In Romeo and Juliet, why is Romeo banished?
Romeo is banished in Shakespeare's Romeo and Juliet after killing Tybalt in a street duel. In spite of the fact that Tybalt started this duel and killed Mercutio, one of Romeo's dearest friends, in the process, Romeo is the "last man standing" and must bear the responsibility and consequences for the bloodshed.
At the beginning of the Play, Prince Escalus finds the Capulets and Montagues brawling in the streets and, thus, declares that there will be severe punishment if they are caught fighting again:
By thee, old Capulet, and Montague.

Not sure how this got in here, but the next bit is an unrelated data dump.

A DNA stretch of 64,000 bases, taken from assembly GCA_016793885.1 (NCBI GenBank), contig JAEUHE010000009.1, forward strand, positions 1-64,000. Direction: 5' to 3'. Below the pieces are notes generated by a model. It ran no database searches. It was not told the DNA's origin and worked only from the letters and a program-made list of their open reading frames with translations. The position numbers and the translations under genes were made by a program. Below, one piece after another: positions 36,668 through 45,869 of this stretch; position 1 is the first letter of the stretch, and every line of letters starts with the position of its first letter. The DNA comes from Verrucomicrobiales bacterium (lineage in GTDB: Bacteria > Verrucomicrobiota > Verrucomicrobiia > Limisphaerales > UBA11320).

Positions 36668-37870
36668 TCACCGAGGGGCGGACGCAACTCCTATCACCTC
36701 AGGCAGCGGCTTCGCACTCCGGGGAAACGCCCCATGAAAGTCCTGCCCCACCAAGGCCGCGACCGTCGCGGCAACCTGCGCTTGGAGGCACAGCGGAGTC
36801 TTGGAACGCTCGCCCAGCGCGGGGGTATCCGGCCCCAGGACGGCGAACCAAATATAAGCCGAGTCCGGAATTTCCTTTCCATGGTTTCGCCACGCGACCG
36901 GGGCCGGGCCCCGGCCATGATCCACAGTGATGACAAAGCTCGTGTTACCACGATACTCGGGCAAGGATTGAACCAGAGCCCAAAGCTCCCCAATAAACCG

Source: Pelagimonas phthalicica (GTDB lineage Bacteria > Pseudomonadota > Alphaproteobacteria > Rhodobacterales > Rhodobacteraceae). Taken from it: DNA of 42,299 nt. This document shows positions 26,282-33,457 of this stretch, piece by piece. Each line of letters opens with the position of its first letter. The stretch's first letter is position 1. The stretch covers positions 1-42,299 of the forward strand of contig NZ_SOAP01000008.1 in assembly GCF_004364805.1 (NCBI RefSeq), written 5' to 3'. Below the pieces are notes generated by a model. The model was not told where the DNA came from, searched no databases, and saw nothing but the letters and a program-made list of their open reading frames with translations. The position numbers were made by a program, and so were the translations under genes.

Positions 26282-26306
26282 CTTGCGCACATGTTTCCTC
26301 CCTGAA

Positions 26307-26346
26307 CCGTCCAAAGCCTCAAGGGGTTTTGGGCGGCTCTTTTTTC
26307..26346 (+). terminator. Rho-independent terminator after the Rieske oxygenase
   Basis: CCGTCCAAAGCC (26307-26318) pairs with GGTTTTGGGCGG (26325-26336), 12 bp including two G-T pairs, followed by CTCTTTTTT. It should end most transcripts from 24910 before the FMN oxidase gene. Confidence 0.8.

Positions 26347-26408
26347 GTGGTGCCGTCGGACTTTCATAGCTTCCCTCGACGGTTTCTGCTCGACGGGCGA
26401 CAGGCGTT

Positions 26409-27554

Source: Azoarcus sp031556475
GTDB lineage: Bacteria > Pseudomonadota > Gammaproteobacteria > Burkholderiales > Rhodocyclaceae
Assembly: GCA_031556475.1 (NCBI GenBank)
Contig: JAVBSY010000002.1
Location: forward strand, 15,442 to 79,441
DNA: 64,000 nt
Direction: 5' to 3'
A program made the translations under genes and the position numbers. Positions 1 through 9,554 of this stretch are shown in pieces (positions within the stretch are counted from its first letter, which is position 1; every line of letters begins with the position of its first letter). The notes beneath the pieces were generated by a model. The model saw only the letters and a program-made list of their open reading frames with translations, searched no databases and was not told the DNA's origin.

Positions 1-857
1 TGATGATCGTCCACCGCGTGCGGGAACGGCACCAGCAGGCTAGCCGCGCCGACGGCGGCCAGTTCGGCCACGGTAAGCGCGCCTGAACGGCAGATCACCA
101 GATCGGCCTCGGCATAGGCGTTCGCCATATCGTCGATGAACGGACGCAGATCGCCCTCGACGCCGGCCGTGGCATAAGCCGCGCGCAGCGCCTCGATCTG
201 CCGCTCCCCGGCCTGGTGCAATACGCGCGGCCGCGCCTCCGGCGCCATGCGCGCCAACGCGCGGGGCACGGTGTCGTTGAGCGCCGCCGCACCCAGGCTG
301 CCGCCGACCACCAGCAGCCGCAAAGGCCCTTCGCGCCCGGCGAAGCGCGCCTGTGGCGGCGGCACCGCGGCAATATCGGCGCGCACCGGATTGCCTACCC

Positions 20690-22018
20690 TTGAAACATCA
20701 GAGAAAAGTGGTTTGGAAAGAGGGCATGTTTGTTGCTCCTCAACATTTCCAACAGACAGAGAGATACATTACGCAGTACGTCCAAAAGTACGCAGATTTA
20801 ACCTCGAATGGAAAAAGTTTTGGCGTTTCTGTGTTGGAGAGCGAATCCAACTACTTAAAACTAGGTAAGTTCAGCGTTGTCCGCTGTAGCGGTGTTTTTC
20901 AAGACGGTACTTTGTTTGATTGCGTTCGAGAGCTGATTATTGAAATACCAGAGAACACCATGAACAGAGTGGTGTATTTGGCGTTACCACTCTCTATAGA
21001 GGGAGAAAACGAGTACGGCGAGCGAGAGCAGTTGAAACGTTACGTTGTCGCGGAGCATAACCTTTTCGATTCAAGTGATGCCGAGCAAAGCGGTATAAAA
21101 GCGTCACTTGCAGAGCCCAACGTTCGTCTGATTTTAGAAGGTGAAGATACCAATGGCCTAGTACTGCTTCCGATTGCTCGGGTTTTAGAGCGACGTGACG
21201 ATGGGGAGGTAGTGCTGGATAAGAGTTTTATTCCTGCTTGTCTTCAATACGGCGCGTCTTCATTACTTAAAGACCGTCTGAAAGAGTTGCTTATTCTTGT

Have thrice disturb'd the quiet of our streets,
And made Verona's ancient citizens
Cast by their grave beseeming ornaments,
To wield old partisans, in hands as old,
Canker'd with peace, to part you canker'd hate:
If ever you disturb our streets again,
Your lives shall pay the forfeit of the peace.
Thus, when the Prince discovers that violence has once again broken out between the Capulets and Montagues in Act Three, the punishment he hands down to Romeo is actually relatively gentle. Rather than make Romeo pay with his life (as he had previously threatened), the Prince merely exiles Romeo from Verona. This is especially compassionate given the fact that the Prince has lost a relative in the duel, as Mercutio was related to him.
Alas, for impulsive, stubborn Romeo, this punishment--which will result in him being separated from his new wife--is just as unbearable as death.